by Clark Groome
Growing up a Philly sports fan and attending high school in Connecticut, where I was surrounded by avid New York and Boston loyalists, I’ve always disliked the Big Apple’s sports teams.
For all the passion New York haters, including this one, put into their feelings, Yogi Berra, who died last week at 90, made it hard to hate the Yankees.
Thousands of words have been written about what a great baseball player he was. Thousands more have also been written about his classic and often unexpectedly wise approach to the language.
And how many pro athletes have had a cartoon character named for them? None other than Yogi. His cartoon namesake, Yogi Bear, was almost as popular as he was.
You’d have to search pretty hard to find any American sports figure as widely loved as Yogi Berra. But he played for those damn Yankees.
Berra was perhaps the oddest superstar in the baseball era before “superstar’ came into the language. Most of the time he was the New York Yankees’ catcher, with occasional games off from the crouch to play the outfield (mostly in left field but also in right). He even started two games at first base and one at third over his 2,116 games in Yankee pinstripes.
An 18-time all-star, Berra had a career .285 batting average. He connected for 2,150 hits and 358 home runs in his 19 seasons. A Baseball Hall of Famer, he won three American League MVP awards (1951, ’54, ’55) and played in 14 World Series, on the winning side 10 times, earning him more World Series rings than any player in Major League history.
After his playing career was over, he coached and managed, winning three more rings as a coach, two with the Yankees and one with the New York Mets.
Known as much for his open and guileless personality, he enchanted and befuddled people with his use of the language. While on the surface much of what he said sounded ridiculous, on closer examination his Yogi-isms were often filled with wisdom and truth.
When the Mets team he was managing was struggling mid-season he noted, “It ain’t over ‘til it’s over.” Turns out he was right. That team went on to win its division that year.
When shadows bothered him in left field, he noted that “It gets late early out there,” which from his perspective indeed it did.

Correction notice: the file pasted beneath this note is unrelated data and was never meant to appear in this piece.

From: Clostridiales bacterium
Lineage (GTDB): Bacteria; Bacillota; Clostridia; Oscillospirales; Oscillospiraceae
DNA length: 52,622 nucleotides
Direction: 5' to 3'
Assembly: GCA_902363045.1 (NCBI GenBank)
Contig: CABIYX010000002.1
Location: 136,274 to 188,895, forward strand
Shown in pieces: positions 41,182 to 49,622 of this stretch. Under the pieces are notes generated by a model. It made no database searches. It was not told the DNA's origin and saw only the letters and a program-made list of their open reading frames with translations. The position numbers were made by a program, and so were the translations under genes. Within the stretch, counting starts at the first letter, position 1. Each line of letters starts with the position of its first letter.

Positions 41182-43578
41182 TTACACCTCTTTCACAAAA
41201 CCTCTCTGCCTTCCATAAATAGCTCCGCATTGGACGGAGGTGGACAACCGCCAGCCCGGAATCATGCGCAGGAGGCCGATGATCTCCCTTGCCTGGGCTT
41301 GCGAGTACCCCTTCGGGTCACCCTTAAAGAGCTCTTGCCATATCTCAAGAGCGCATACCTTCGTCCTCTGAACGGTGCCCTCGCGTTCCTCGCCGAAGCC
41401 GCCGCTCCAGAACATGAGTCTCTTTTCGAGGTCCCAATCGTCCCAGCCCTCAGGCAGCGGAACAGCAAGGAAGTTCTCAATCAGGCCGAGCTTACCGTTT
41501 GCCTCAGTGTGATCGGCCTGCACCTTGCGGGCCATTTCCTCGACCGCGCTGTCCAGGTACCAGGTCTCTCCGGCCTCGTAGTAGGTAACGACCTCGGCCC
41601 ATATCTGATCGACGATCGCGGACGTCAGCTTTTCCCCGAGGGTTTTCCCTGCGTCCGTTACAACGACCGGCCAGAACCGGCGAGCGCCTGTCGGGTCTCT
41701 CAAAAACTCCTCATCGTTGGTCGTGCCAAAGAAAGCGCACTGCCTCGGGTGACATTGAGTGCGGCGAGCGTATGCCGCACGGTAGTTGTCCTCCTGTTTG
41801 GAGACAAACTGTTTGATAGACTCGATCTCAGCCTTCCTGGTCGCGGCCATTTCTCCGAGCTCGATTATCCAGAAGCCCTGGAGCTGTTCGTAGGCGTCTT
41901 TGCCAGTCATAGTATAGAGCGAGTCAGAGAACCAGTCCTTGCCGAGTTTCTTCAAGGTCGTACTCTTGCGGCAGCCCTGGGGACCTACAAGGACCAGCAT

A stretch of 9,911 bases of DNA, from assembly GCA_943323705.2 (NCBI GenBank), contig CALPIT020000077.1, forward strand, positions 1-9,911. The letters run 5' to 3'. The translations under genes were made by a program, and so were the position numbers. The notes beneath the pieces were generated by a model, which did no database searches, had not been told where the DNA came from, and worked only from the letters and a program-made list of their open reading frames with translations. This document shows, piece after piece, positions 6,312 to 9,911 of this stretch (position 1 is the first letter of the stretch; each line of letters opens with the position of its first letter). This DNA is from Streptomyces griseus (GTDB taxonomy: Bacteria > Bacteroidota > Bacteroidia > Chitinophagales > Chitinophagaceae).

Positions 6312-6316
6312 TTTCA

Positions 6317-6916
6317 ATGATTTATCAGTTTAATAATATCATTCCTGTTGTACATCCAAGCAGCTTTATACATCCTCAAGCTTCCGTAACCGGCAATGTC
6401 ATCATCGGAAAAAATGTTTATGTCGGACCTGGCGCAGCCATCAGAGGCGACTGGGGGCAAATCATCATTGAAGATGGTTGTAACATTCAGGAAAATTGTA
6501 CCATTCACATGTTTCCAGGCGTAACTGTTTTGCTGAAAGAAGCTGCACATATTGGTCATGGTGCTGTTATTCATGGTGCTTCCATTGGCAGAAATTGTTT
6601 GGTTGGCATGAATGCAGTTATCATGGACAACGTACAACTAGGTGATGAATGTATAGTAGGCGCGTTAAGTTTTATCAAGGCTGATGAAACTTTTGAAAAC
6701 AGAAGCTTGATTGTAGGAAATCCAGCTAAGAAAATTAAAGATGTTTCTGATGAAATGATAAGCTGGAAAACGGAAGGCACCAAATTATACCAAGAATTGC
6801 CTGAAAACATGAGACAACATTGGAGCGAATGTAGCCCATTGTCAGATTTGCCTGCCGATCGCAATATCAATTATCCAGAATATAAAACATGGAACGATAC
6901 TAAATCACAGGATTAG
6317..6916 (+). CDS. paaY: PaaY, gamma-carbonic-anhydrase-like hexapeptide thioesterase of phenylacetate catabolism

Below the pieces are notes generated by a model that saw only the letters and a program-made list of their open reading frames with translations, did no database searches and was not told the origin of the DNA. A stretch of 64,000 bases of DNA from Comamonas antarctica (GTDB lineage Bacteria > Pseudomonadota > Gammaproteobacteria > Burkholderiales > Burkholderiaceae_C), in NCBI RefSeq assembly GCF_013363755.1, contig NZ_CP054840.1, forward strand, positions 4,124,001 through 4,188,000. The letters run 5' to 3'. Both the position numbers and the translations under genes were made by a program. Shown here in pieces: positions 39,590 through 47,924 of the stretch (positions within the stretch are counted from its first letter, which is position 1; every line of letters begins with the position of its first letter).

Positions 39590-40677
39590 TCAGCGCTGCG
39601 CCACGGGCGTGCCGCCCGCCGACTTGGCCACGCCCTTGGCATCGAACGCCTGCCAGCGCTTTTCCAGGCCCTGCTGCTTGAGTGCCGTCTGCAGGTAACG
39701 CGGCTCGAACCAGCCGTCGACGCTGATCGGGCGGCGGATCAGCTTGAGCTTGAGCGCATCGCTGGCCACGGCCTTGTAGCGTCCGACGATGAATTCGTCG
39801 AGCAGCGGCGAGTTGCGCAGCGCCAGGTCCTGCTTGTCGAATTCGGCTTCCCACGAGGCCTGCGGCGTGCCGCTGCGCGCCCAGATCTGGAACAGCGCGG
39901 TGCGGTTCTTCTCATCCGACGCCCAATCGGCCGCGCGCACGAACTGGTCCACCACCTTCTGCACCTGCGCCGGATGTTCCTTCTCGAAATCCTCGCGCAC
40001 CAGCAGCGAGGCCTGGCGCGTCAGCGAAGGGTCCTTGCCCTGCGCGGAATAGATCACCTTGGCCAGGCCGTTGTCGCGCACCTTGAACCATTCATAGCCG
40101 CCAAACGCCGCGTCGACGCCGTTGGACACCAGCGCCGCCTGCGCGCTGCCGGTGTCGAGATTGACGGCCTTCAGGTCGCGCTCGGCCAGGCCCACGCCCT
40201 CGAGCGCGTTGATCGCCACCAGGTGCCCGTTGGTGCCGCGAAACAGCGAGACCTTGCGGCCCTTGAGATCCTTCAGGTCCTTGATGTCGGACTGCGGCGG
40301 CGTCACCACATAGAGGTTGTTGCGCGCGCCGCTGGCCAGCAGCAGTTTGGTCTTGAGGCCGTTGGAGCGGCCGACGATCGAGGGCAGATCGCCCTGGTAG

When he couldn’t get into his favorite St. Louis restaurant after years of being a loyal customer because the eatery had become extremely popular he noted, correctly, that “Nobody goes there anymore. It’s too crowded.”
Some of what he said was just delightfully funny. When asked what time it was he once asked, “You mean now?” Upon hearing that Roman Catholic Dublin, Ireland, had elected a Jewish mayor he said, “Only in America.”
There are others: “It’s déjà vu all over again,” “A nickel ain’t worth a dime anymore,” and, in another flash of wisdom, “You can observe a lot by watching.” You sure can.
The great thing about this man was that he never took himself seriously. He took what he did seriously, of course, otherwise he wouldn’t have had the numbers he had as a player, coach and manager, but he was self-deprecating and known for his sense of humor and sense of humility.
And he made hating the Yankees just a tad harder than it should have been. That taught me a big lesson.
It’s OK to admire and even root for players who represent the enemy (Wayne Gretsky or Flourtown’s Mike Richter when they played for the New York Rangers, Bill Bradley when he was a New York Knick, Atlanta Brave Chipper Jones and Yankee greats Mariano Rivera and Derek Jeter among them) as long as they’re not causing the Home Town Heroes trouble.
Yogi was special. He not only was a great ballplayer, a tremendous ambassador for his game and a first-class human being, he proved Leo Durocher wrong.
The man credited with saying “Nice guys finish last” obviously didn’t know Yogi Berra when he made that statement in 1946.
Yogi and many others have proved that nice guys often do finish first. Few of them, however, had the flair and the appeal of this funny-looking likable Yankee (not, in this case, an oxymoron) from St. Louis who amazed us on the field and delighted us off.